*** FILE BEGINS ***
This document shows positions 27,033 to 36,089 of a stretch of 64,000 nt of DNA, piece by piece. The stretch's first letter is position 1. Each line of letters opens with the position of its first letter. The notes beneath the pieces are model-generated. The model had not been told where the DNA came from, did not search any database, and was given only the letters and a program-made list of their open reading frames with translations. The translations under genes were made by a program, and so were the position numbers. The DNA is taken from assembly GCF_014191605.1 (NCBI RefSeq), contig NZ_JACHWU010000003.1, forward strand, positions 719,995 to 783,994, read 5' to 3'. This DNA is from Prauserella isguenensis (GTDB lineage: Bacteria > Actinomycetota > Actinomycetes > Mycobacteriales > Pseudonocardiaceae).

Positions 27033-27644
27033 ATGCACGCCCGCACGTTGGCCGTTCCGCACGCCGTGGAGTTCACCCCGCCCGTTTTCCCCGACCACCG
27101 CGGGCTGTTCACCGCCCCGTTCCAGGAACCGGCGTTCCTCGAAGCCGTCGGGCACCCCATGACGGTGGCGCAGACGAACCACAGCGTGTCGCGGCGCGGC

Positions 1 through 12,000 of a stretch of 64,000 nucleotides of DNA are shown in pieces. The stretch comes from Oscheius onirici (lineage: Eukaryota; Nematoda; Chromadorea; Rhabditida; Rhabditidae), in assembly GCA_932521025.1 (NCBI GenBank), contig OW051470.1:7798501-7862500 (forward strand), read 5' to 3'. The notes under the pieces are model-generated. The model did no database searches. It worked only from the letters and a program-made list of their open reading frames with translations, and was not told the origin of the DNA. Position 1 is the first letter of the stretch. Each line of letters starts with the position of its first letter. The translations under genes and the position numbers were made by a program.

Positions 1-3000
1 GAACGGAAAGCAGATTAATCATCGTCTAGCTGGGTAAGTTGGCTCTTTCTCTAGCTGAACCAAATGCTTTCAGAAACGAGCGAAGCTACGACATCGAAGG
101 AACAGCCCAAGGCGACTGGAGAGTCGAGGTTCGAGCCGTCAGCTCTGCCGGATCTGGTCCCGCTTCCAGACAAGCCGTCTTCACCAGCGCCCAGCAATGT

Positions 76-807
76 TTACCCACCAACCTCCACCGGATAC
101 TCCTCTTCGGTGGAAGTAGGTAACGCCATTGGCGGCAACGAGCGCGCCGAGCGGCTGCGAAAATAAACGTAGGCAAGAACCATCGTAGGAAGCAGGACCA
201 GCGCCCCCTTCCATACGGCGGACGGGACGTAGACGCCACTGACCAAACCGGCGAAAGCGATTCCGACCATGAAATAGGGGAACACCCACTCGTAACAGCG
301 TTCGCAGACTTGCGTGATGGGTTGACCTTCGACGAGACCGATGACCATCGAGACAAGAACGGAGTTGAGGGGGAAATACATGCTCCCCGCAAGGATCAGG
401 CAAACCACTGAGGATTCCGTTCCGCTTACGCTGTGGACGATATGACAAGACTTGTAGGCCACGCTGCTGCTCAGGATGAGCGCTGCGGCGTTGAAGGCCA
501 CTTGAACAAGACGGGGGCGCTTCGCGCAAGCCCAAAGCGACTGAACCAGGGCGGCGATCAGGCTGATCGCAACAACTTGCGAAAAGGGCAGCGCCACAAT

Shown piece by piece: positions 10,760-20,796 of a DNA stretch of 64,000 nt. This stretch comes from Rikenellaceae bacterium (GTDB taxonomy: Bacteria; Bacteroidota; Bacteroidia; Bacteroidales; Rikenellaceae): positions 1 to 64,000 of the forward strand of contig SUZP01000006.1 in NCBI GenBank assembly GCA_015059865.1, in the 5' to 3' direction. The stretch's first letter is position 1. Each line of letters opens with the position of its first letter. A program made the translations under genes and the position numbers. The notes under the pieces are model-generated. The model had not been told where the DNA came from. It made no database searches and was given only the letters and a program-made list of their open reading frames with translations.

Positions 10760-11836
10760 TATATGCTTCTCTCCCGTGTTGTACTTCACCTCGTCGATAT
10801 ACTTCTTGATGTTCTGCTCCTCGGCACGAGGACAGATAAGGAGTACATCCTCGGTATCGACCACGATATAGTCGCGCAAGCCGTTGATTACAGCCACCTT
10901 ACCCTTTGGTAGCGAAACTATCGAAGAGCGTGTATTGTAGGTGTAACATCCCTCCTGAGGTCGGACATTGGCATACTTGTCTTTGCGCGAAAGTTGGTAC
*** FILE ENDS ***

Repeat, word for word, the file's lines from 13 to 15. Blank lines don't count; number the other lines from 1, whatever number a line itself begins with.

301 TTCGCAGACTTGCGTGATGGGTTGACCTTCGACGAGACCGATGACCATCGAGACAAGAACGGAGTTGAGGGGGAAATACATGCTCCCCGCAAGGATCAGG
401 CAAACCACTGAGGATTCCGTTCCGCTTACGCTGTGGACGATATGACAAGACTTGTAGGCCACGCTGCTGCTCAGGATGAGCGCTGCGGCGTTGAAGGCCA
501 CTTGAACAAGACGGGGGCGCTTCGCGCAAGCCCAAAGCGACTGAACCAGGGCGGCGATCAGGCTGATCGCAACAACTTGCGAAAAGGGCAGCGCCACAAT